IDEAS home Printed from
   My bibliography  Save this article

Energy, Environment, and Security: Critical Links in a Post-Peak World


  • Shane Mulligan

    (Shane Mulligan has been researching energy and environmental issues, while depleting his fuel supplies on the sessional treadmill. He is now working in the co-operative sector and living in Kitchener, Canada, with his wife and 2 children.)


Energy supplies are central to human ecology and key to the sustainability of human communities, but the decline of fossil fuel resources is largely ignored in global environmental politics. Most political analysis of energy focuses on state-centered "energy security" while largely overlooking discourses of environmental or ecological security. Yet energy and the environment are intimately connected; in the 1970s and 1980s, energy resources were seen as very much a part of the environment to be secured, while today fossil energy is seen as an evident threat to the environment, especially through the medium of climate change. This article surveys the changing relationships among energy, the environment, and security, and suggests a framework for examining the discursive forces that have affected such changes. This framework offers guidance toward developing a more ecologically informed approach to energy and (state, global, and human) security under conditions of scarce and declining global fossil fuel supplies. (c) 2010 by the Massachusetts Institute of Technology.

Suggested Citation

  • Shane Mulligan, 2010. "Energy, Environment, and Security: Critical Links in a Post-Peak World," Global Environmental Politics, MIT Press, vol. 10(4), pages 79-100, November.
  • Handle: RePEc:tpr:glenvp:v:10:y:2010:i:4:p:79-100

    Download full text from publisher

    File URL:
    File Function: link to full text
    Download Restriction: Access to full text is restricted to subscribers.

    As the access to this document is restricted, you may want to search for a different version of it.


    Citations are extracted by the CitEc Project, subscribe to its RSS feed for this item.

    Cited by:

    1. Paul Chatterton, 2013. "Towards an Agenda for Post-carbon Cities: Lessons from Lilac, the UK's First Ecological, Affordable Cohousing Community," International Journal of Urban and Regional Research, Wiley Blackwell, vol. 37(5), pages 1654-1674, September.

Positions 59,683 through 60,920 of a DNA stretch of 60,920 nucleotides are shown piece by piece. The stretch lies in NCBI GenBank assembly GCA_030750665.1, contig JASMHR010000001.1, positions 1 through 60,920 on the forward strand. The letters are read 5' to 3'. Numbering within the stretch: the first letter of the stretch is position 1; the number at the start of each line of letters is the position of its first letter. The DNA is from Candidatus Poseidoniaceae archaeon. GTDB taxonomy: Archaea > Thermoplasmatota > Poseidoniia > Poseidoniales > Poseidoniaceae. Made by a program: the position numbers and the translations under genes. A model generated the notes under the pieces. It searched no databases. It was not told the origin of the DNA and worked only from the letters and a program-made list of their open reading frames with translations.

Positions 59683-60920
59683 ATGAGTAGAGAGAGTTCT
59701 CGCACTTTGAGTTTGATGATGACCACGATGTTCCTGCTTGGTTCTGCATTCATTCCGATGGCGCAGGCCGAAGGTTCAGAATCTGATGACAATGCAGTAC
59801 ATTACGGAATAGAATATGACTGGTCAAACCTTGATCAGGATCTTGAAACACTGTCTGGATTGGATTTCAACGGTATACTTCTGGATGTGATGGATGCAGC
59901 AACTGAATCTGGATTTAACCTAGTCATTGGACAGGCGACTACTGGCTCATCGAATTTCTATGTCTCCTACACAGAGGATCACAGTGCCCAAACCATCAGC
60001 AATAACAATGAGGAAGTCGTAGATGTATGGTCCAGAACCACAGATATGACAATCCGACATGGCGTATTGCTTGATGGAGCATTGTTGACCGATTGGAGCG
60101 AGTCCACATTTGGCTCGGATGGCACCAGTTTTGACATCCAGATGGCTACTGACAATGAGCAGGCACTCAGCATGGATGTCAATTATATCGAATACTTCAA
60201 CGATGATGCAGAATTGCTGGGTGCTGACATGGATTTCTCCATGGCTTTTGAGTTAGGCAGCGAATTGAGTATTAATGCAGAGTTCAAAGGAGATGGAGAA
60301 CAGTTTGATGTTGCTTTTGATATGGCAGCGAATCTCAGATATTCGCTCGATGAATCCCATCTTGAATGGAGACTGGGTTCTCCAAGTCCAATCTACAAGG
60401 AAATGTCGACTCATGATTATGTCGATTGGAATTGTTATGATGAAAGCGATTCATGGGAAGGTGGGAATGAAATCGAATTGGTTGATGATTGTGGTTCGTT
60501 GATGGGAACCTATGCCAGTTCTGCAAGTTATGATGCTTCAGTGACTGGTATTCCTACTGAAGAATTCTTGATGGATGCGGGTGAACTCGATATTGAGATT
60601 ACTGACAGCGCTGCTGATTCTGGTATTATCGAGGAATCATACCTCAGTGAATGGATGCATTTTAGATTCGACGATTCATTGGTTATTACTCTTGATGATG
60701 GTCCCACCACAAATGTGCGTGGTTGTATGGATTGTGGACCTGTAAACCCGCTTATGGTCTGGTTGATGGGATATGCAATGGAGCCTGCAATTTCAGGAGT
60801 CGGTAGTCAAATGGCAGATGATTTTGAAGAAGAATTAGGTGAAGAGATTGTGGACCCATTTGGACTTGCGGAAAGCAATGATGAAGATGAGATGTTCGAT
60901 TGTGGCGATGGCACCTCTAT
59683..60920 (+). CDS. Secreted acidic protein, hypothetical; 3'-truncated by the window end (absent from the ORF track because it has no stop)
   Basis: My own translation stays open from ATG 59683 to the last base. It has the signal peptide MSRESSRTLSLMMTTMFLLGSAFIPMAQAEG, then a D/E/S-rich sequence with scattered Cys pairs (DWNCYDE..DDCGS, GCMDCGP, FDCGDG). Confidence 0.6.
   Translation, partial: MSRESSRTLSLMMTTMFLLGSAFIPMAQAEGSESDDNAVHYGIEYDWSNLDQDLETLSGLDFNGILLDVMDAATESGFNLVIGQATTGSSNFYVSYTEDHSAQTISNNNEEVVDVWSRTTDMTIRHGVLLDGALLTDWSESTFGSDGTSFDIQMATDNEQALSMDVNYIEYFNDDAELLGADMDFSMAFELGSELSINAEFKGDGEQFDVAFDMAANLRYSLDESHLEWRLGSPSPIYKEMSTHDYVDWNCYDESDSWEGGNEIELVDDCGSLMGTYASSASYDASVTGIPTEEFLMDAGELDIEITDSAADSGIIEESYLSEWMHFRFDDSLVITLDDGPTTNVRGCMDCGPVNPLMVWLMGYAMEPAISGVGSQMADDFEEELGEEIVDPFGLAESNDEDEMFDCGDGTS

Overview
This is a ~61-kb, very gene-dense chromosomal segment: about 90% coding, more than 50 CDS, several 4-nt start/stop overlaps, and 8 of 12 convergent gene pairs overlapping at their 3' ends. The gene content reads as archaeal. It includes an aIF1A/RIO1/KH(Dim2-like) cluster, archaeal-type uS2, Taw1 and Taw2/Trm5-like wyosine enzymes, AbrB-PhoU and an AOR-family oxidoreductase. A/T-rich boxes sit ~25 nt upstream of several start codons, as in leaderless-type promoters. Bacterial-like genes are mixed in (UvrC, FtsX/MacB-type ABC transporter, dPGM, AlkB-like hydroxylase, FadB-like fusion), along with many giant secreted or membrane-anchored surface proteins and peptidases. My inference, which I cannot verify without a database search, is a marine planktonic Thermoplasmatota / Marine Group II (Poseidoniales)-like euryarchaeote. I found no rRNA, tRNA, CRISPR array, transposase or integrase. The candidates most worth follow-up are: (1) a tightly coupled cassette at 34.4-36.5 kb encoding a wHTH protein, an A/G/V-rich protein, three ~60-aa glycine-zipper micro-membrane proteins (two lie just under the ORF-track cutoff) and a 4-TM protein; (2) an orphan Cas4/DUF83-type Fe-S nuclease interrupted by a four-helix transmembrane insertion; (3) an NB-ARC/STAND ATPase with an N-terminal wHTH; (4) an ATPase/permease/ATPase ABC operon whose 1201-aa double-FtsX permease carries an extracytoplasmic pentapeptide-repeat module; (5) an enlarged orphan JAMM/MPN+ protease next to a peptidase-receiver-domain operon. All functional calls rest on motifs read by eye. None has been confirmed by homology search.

2. Joel R. Carbonell, 2016. "Military spending, liberal institutions and state compliance with international environmental agreements," International Environmental Agreements: Politics, Law and Economics, Springer, vol. 16(5), pages 691-719, October.
    3. Yao, Lixia & Chang, Youngho, 2014. "Energy security in China: A quantitative analysis and policy implications," Energy Policy, Elsevier, vol. 67(C), pages 595-604.
    4. repec:eee:enepol:v:111:y:2017:i:c:p:127-136 is not listed on IDEAS
    5. Tang, Xu & Snowden, Simon & Höök, Mikael, 2013. "Analysis of energy embodied in the international trade of UK," Energy Policy, Elsevier, vol. 57(C), pages 418-428.
    6. Itay Fischhendler & David Katz, 2013. "The use of “security” jargon in sustainable development discourse: evidence from UN Commission on Sustainable Development," International Environmental Agreements: Politics, Law and Economics, Springer, vol. 13(3), pages 321-342, September.

    More about this item


    Access and download statistics


    All material on this site has been provided by the respective publishers and authors. You can help correct errors and omissions. When requesting a correction, please mention this item's handle: RePEc:tpr:glenvp:v:10:y:2010:i:4:p:79-100. See general information about how to correct material in RePEc.

    For technical questions regarding this item, or to correct its authors, title, abstract, bibliographic or download information, contact: (Kristin Waites). General contact details of provider: .

    If you have authored this item and are not yet registered with RePEc, we encourage you to do it here. This allows to link your profile to this item. It also allows you to accept potential citations to this item that we are uncertain about.

    We have no references for this item. You can help adding them by using this form .

    If you know of missing items citing this one, you can help us creating those links by adding the relevant references in the same way as above, for each refering item. If you are a registered author of this item, you may also want to check the "citations" tab in your RePEc Author Service profile, as there may be some citations waiting for confirmation.

    Please note that corrections may take a couple of weeks to filter through the various RePEc services.

    IDEAS is a RePEc service hosted by the Research Division of the Federal Reserve Bank of St. Louis . RePEc uses bibliographic data supplied by the respective publishers.